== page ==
Sentence Examples with the word Committing

Filangieri marched forward taking town after town, and committing many atrocities.

For our knowledge of this subject we are indebted chiefly to Icelandic literary men of the 12th and 13th centuries, who gave accounts of many legends which had come down to them by oral tradition, besides committing to writing a number of ancient poems. Unfortunately Icelandic history is quite unique in this respect.

He was present when the latter subject was introduced, and he entreated the fathers to study the subject well before committing themselves to a decision.

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And expelled the French, not without committing many atrocities.

The circumstance which has given popular interest to the lemming is that certain districts of the cultivated lands of Norway and Sweden, where in ordinary circumstances they are unknown, are, at uncertain intervals varying from five to twenty or more years, overrun by an army of these little creatures, which steadily and slowly advance, always in the same direction, and regardless of all obstacles, swimming streams and even lakes of several miles in breadth, and committing considerable devastation on their line of march by the quantity of food they consume.

But being determined to vindicate the traditional claims of his family in north Connaught, he aided Hugh Maguire against the English, though on the advice of Tyrone he abstained for a time from committing himself too far.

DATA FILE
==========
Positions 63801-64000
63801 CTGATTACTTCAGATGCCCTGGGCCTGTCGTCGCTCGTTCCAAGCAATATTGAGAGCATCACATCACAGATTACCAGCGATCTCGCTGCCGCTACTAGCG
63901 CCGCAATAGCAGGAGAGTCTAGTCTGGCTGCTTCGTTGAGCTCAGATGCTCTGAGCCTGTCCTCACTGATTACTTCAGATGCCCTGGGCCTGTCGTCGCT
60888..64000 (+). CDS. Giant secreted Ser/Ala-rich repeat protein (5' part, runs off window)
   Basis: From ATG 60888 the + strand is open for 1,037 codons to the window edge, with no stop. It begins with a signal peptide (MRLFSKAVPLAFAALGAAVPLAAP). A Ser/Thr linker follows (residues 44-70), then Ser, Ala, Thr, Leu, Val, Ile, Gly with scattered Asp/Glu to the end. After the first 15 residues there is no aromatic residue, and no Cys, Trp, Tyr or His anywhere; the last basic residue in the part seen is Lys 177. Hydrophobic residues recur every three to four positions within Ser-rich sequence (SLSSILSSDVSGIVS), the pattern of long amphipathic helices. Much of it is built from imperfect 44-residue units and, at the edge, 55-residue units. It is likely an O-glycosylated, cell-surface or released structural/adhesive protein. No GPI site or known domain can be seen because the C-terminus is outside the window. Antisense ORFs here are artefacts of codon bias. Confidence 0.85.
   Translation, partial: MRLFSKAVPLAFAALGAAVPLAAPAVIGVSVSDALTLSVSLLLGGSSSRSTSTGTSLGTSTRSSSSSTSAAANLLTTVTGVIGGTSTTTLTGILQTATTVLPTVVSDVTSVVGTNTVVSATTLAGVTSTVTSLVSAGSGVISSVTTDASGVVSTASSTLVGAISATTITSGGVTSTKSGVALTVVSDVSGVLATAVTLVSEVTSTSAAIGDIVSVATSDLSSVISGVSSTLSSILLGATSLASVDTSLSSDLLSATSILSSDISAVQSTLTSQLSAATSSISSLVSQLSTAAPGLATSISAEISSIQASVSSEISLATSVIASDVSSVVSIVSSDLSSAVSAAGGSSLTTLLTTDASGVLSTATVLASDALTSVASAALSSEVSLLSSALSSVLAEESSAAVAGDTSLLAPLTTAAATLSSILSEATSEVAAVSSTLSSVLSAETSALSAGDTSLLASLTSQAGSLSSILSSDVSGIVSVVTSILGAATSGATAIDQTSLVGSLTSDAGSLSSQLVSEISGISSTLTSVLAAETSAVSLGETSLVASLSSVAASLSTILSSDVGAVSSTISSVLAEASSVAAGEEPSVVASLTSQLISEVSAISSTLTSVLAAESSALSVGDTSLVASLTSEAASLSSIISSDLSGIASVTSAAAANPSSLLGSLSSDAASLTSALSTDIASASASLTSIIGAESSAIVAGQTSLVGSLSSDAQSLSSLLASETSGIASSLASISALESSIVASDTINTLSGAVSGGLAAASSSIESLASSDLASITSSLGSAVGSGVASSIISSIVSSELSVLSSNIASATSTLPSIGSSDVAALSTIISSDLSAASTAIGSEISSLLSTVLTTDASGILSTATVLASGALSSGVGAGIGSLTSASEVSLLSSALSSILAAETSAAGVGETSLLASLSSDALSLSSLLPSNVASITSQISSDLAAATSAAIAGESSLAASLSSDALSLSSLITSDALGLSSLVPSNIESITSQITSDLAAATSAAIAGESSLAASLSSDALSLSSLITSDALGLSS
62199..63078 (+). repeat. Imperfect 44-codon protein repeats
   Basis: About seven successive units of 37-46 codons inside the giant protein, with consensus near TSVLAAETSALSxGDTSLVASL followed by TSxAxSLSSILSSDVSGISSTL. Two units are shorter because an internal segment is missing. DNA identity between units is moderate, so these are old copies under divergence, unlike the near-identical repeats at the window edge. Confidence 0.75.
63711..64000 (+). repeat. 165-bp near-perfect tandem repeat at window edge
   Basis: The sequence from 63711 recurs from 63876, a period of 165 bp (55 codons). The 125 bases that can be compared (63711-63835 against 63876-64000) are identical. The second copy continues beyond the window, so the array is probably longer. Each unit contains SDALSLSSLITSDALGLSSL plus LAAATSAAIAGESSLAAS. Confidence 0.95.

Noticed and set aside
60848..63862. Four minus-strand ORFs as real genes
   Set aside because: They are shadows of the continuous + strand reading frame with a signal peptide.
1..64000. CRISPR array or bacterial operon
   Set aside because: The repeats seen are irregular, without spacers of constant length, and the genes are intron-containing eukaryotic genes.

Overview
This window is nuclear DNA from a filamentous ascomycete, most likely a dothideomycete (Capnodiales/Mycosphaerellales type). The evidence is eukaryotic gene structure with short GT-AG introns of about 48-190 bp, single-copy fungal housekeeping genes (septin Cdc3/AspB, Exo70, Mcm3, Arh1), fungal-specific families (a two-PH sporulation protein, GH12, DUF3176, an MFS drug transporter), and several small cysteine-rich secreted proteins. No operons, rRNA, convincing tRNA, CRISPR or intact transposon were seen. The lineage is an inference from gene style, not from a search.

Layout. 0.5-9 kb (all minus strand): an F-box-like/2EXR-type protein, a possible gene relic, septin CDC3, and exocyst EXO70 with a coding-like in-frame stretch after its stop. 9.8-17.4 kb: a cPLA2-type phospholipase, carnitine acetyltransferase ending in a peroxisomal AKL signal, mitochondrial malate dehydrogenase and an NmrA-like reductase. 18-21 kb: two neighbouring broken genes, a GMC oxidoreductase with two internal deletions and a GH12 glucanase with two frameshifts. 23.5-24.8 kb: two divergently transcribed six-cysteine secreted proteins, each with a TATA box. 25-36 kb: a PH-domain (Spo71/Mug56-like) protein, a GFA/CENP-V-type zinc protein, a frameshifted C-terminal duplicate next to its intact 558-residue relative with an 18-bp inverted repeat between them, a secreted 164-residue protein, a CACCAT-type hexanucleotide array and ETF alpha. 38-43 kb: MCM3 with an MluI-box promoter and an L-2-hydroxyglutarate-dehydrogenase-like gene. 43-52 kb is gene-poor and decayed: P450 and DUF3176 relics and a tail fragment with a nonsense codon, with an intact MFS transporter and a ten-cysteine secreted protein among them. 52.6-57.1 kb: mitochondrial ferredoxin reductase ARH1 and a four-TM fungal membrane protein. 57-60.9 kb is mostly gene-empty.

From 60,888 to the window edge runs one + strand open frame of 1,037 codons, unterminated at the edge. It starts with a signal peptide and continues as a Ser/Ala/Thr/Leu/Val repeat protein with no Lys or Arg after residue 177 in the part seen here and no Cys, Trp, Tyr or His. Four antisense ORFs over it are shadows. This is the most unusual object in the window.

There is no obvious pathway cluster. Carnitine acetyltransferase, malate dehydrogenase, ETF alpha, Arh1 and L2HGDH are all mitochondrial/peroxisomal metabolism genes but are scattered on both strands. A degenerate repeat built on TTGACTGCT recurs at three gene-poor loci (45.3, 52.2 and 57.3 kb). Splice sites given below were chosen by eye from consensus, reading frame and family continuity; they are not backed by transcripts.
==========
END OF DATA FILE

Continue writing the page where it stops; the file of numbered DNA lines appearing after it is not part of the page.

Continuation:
In one, a large circular tomb, were found three sepulchral couches in stone, carved in imitation of wood, and a fine statuette in bronze of Ajax committing suicide.

But in November 1898, on the occasion of the renewal of the commercial convention with Austria, the attack on the ministry was renewed with unprecedented virulence, obstruction being systematically practised with the object of goading the government into committing illegalities, till Banffy, finding the situation impossible, resigned on the 17th of February 1899.

The prerogative of the Crown is subject to some restrictions: (r) The committing of a subject of the realm to a prison out of the realm is by the Habeas Corpus Act a praemunire, unpardonable even by the king (31 Car.

The whole party were proved to have disseminated newspapers tending to incite to sedition and the commission of crime, to have abstained from denouncing the system of intimidation, and to have compensated persons injured in committing crime.